How to be an ally: Amplify women’s voices

“Having a seat at the table does not mean having a voice.

-Brittany Karford Rogers




The words are silly, but the data is sound. 

Women are less likely to be heard when they speak out. 

Women voices aren’t heard

Women’s voices are often diminished or ignored in conversations. Here are just a few examples:

  • If only one person in a group of five is a woman, she will speak 40% less than each of the men. (Source)
  • Women are 2x more likely to be interrupted when speaking—even by other women. (Source)
  • When female executives speak more than their peers, they are punished with 14% lower ratings. (Source)
  • When men repeat women’s ideas in meetings, they are often praised and given the credit. (Source)

Don’t believe that men are dominating the conversation? created a handy tool that lets you check. 

Amplification in the oval office

Obama was the first sitting president to self-identify as a feminist. One-third of his top aides were women—the most diverse presidential administration in U.S. history.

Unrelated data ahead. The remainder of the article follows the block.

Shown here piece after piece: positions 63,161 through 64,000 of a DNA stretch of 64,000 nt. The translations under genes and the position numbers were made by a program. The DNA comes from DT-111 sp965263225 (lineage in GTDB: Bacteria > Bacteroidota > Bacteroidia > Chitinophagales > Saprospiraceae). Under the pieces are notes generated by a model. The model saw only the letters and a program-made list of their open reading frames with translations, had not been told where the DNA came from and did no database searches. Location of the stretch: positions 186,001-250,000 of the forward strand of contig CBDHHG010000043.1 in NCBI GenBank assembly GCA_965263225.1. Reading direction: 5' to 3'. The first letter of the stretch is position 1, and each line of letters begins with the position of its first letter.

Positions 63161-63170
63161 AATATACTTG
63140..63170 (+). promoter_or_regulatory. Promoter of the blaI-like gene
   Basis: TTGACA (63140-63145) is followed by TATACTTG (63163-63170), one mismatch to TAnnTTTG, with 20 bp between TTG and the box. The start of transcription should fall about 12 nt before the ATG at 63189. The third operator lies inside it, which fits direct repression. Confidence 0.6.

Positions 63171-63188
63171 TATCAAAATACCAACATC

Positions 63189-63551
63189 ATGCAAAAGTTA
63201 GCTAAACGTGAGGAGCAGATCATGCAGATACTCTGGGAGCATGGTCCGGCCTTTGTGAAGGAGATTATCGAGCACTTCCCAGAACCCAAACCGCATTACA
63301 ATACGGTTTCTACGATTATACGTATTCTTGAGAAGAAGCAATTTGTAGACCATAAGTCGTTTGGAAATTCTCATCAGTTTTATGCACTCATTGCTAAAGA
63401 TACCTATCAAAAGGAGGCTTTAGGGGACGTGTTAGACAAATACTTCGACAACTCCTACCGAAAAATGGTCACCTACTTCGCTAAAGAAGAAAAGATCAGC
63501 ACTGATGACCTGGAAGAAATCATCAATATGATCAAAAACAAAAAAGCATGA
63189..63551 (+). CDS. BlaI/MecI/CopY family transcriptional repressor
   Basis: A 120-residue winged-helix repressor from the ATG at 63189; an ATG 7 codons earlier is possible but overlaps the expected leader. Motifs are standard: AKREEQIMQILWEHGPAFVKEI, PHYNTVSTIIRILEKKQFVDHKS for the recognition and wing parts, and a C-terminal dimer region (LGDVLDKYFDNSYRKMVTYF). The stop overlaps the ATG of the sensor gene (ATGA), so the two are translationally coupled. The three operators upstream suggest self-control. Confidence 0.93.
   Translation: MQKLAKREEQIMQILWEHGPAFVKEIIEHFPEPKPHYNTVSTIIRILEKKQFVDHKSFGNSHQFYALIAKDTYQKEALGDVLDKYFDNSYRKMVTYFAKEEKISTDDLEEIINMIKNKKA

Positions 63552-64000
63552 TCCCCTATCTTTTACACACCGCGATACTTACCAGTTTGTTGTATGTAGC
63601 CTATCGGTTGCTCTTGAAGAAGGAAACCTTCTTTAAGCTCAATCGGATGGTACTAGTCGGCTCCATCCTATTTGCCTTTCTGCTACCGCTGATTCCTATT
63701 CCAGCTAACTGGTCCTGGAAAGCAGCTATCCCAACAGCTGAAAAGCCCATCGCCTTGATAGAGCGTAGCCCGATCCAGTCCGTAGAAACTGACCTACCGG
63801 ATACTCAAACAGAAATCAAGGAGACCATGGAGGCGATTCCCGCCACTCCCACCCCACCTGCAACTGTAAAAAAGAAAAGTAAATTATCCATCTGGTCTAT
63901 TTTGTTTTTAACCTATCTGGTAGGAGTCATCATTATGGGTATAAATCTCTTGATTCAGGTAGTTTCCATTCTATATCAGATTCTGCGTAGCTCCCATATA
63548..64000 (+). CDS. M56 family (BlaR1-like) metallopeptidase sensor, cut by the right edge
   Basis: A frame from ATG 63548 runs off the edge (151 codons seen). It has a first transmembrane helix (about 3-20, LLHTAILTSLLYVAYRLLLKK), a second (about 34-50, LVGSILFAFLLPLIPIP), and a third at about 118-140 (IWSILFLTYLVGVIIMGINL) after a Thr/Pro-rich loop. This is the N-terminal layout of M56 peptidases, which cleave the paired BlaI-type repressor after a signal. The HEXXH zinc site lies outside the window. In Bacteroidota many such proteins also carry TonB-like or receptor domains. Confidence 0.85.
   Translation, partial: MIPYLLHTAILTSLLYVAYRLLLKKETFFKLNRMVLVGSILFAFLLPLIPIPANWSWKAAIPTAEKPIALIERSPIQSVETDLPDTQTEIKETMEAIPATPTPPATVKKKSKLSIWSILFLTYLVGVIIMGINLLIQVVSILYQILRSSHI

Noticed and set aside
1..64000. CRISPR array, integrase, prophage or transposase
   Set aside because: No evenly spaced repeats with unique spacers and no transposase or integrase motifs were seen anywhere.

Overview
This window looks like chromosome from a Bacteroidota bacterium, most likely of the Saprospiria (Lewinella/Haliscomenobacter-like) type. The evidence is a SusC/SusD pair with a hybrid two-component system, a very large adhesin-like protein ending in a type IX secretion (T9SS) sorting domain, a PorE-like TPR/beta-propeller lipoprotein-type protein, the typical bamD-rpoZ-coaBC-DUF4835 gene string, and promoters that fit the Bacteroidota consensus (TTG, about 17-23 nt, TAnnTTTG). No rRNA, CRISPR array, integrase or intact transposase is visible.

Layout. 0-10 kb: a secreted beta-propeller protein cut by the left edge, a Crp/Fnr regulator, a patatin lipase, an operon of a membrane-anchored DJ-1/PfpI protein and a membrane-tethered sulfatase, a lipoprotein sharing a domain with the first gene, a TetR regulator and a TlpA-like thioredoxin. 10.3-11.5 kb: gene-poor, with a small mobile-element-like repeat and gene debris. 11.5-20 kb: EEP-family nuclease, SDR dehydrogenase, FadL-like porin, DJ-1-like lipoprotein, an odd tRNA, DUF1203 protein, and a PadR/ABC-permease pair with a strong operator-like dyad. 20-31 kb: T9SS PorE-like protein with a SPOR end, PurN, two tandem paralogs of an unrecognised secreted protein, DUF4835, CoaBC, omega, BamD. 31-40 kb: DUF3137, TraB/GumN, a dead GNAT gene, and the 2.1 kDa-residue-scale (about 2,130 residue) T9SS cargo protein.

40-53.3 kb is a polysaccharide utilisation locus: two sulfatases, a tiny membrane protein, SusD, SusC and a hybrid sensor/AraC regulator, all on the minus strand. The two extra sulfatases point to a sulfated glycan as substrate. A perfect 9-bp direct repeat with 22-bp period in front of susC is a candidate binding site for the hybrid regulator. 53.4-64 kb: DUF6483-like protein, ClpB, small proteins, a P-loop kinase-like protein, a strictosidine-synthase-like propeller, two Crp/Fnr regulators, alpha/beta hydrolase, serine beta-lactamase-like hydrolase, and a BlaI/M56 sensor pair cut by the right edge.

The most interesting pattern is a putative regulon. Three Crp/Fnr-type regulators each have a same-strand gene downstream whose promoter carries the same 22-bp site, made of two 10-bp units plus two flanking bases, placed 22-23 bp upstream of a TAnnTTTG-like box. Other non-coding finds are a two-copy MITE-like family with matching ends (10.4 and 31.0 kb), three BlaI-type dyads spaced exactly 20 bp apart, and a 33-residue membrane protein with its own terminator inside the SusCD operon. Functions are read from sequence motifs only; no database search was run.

Despite this, women in the oval office were still being ignored. 

So Obama’s female staffers took a different tack.

They adopted a new meeting strategy called “amplification.”

When a woman made a key point, the allies in the room restated the idea and gave credit to the woman who said it. 

This forced men to recognize women’s contributions, without claiming the ideas as their own. 

One former aid shared how it benefited the group as a whole: “We just started doing it, and made a purpose of doing it. It was an everyday thing’…Obama noticed and began calling more often on women and junior aides.”

Allies at work: Amplify women’s voices

Less men claiming women’s ideas as their own. More amplifying women’s voices. 

It’s a genius idea, and incredibly easy to replicate. 

When you hear a minority voice speak up in a meeting, amplify their comment:

  • “I liked PERSON’s idea to do THIS.”
  • “I want to reiterate THIS tactic that PERSON brought up.”
  • “Thanks PERSON for bringing up THIS idea. Very cool.”

You can start doing this today.


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